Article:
Note: The fine folks here at Bleeding Cool's Department of Television Excellence have taken it upon themselves to "save" some of your favorite series (like FOX's The Orville) by designing "ultimate" episodes/seasons that will keep them from the water skis and sharks for a little while longer or save them from the fates that befell Game of Thrones and Dexter with their series finales. Consider these the episodes you need, want, and deserve. You're welcome.
The latest "episode" of FOX's The Orville pulled off the unimaginable: getting all major captain protagonists from every Star Trek show to guest star!
That's right, my friends! William Shatner, Patrick Stewart, Avery Brooks, Kate Mulgrew, and Scott Bakula all reprised their "roles" one last time – except they were anything but their Star Trek alter egos.
The episode begins when the Orville finds a mysterious uninhabitable planet not before documented on their star charts. The crew stumble upon a cryogenic pod that holds the original founders of the Planetary Union, preserved and frozen in time. After Lt. Commander John LaMarr figures out how to unfreeze them, the five survivors are naturally shocked to learn how much the Planetary Union has gone through and changed after they were preserved.
Initially, the crew – especially Captain Ed Mercer (Seth MacFarlane) – is elated about what they can learn from the five… that is, until they read the mission logs.
In an amazing "Fifth Wall"-creating-and-breaking, Inception-within-Inception-like moment, each "captain" begins criticizing the crew for all their screw ups and then "Monday morning quarterback" how they would have handled it – better. Imagine that nagging relative who can never give you credit when it's due, but always has a salvo ready to fire off at the first sign of weakness.
Aside from the checklist of "fan requests" MacFarlane had each of them run through, there was a crisis on hand since the Kaylons find the Orville in an elaborate trap where they are enclosed in a bubble that surrounds the planet's orbit.
Seeing the favorites from each Star Trek series at work is like they picked up where they left off… if they got fired from the job and were able to do whatever they wanted without any repercussions.
When eldest member TJ Bascom (Shatner) was laying it onto Ed about his past failings – including when he tried to get it on with his ex-wife's younger self to screw up the timeline – was he channeling "Denny Crane" from his television lawyer days? On top of that, he was hitting on all the female crew members as shamelessly as he did as in Star Trek: The Original Series. Only this time, the 70-year old plus icon doesn't have the charm as he used to.
I wonder if MacFarlane paid Bakula extra when he made his first lines in the episode to be, "Oh, boy!" Bakula played Sam Pride, a former engineer, who keeps messing with Lt. Commander John LaMarr's (J Lee) configurations, not accounting for their contemporary technology and what it can handle.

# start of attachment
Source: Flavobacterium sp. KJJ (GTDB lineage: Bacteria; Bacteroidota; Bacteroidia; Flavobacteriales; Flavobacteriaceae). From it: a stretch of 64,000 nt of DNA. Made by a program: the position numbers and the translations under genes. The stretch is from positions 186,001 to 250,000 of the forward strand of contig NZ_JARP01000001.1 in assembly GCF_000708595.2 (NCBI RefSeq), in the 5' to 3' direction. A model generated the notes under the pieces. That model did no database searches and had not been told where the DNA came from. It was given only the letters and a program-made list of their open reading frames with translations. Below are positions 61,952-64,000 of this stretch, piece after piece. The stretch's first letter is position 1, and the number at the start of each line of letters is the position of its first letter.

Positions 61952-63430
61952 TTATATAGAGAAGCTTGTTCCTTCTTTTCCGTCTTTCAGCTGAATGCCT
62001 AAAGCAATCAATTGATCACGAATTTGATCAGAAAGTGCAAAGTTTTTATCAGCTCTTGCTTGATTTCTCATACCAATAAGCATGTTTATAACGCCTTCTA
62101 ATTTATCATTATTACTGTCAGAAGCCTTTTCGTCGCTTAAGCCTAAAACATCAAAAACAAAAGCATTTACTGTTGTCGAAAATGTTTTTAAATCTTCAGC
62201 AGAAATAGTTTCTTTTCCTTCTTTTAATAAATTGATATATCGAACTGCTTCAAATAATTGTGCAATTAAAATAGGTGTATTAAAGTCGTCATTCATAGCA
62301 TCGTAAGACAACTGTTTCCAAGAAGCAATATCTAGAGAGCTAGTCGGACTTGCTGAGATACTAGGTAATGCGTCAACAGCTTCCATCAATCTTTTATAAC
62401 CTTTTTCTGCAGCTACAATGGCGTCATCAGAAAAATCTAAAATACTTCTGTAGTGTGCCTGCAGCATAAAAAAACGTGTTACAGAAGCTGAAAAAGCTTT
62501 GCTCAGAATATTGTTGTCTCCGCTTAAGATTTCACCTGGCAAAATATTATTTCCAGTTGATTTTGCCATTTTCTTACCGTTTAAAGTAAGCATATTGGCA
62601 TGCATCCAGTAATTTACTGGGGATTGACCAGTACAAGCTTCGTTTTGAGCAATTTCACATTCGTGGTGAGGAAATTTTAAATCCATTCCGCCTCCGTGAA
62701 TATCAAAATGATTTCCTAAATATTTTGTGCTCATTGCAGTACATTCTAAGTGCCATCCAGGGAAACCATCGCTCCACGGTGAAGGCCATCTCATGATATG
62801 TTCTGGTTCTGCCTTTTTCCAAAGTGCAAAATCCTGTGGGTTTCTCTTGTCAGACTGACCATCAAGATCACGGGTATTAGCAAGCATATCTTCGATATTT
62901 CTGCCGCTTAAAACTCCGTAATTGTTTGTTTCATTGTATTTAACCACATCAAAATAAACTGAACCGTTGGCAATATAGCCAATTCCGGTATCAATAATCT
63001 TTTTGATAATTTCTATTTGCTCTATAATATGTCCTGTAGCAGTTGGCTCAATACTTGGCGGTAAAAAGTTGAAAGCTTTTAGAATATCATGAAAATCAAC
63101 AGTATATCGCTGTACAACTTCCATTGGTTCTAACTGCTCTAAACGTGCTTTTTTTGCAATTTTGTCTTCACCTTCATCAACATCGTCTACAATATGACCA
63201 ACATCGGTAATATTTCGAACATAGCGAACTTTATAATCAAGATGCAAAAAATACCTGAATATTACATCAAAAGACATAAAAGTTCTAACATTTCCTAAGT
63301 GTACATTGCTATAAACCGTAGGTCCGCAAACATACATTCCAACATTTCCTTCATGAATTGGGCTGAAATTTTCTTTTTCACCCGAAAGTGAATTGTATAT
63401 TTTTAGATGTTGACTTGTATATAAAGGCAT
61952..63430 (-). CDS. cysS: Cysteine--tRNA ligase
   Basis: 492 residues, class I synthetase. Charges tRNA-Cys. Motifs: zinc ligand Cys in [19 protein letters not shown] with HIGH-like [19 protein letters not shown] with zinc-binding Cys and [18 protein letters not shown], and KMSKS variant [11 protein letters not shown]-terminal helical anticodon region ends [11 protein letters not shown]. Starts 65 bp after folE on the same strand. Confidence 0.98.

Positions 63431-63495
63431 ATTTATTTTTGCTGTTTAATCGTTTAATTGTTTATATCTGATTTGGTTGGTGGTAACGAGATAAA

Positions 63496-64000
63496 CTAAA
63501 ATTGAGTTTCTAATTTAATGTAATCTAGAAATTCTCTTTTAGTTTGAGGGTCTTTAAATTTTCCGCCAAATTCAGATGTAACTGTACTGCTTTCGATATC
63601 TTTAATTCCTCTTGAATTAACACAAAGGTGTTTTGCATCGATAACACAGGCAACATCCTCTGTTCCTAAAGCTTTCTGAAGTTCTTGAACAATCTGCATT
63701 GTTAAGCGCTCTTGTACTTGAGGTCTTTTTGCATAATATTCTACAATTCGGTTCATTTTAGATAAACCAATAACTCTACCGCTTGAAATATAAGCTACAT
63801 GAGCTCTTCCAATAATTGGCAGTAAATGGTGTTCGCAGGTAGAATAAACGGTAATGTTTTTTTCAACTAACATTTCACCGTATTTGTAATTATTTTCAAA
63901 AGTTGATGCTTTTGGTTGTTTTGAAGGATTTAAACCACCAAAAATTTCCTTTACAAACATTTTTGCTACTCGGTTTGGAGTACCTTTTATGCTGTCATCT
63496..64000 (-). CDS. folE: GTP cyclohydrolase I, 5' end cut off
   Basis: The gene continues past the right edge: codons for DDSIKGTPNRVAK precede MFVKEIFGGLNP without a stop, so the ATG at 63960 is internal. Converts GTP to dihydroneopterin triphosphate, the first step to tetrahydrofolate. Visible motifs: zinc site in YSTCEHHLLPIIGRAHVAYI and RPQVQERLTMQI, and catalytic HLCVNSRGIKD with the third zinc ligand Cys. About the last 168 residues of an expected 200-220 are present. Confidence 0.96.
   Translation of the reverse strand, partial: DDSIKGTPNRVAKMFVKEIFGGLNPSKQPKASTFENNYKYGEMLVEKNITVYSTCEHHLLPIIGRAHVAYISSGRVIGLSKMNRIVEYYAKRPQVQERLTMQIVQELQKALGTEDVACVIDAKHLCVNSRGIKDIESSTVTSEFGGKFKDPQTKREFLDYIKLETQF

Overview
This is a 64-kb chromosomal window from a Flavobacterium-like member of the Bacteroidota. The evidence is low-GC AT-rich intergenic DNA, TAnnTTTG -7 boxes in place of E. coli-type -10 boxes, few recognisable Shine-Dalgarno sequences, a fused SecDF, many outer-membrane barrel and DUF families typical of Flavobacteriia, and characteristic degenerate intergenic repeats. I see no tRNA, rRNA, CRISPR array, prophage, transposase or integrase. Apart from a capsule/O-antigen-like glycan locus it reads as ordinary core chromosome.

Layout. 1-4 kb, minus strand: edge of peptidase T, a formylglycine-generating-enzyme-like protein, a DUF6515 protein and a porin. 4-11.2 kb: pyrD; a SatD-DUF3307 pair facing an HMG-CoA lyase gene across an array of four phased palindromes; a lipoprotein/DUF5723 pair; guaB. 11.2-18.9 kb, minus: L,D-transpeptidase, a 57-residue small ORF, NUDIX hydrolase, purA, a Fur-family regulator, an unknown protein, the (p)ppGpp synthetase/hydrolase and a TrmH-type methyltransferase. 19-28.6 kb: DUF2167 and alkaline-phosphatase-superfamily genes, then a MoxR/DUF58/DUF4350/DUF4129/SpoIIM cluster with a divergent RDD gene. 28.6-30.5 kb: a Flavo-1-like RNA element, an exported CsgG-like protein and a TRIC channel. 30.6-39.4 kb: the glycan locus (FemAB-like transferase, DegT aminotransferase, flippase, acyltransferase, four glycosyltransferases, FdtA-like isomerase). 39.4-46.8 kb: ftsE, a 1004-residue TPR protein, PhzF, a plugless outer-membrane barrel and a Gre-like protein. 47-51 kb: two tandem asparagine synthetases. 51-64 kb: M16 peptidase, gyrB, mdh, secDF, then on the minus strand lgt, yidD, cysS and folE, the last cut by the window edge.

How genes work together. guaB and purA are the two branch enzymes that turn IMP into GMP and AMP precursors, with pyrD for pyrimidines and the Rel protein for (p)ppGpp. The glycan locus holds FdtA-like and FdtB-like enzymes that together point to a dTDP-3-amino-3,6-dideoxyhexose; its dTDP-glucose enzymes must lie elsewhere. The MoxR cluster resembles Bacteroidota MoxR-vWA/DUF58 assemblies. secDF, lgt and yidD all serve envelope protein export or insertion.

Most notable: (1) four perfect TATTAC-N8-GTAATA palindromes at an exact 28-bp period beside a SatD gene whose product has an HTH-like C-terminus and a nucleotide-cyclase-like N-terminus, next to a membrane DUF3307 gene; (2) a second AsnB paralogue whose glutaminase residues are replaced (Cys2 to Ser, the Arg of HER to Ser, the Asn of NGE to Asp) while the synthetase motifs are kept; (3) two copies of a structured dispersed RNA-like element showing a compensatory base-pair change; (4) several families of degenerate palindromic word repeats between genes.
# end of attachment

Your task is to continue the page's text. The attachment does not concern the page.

We know how familiar Stewart is with MacFarlane given their work on American Dad, but it's just weird seeing him on another sci-fi space show and play anyone except Picard… which is what makes this work even that much more!
Also, the bitter back-and-forth with Brooks was a nice nod to the premiere of Star Trek: Deep Space Nine. Funniest moment? When Jackson Hawk (Brooks) was exchanging stories with Lt. Malloy (Scott Grimes), and Jackson brings up the time he punched a God right in the face, flustering him a bit. Malloy's look of awe was reminiscent of the episode of The Big Bang Theory when Sheldon meets up with James Earl Jones and finds out how relatable he actually is. Speaking of which, we learn just how juvenile Hawk actually is when his pranks go too far for Malloy: pretty cruel to fill Yaphit (Norm MacDonald) full of cement and solidifying him.
The most climactic part of the episode finds June Callahan (Mulgrew) and Commander Kelly Grayson (Adrianne Palicki) working together to get the deflectors online to drive back the Kaylon. Well… more like June made Kelly do all the work while taking pretty much all of the credit.
The episode was fulfilling on so many levels since the former stars didn't have to be the ones "burdened" by responsibility, but instead took all the time to knock the younger generation down as many pegs as possible. It's like MacFarlane read up on all the past criticisms of Trek and had the faces of the franchise spit back out at them, especially calling out all the haters of Discovery. I wish more shows addressed trolls head on like this.
Ultimately, the five worn out their welcome and the crew of the Orville trap them in the simulator to freeze them up again to unleash on the next unfortunately crew that stumbles upon them.
I can't imagine what Jonathan Frakes was thinking as he was directing the episode.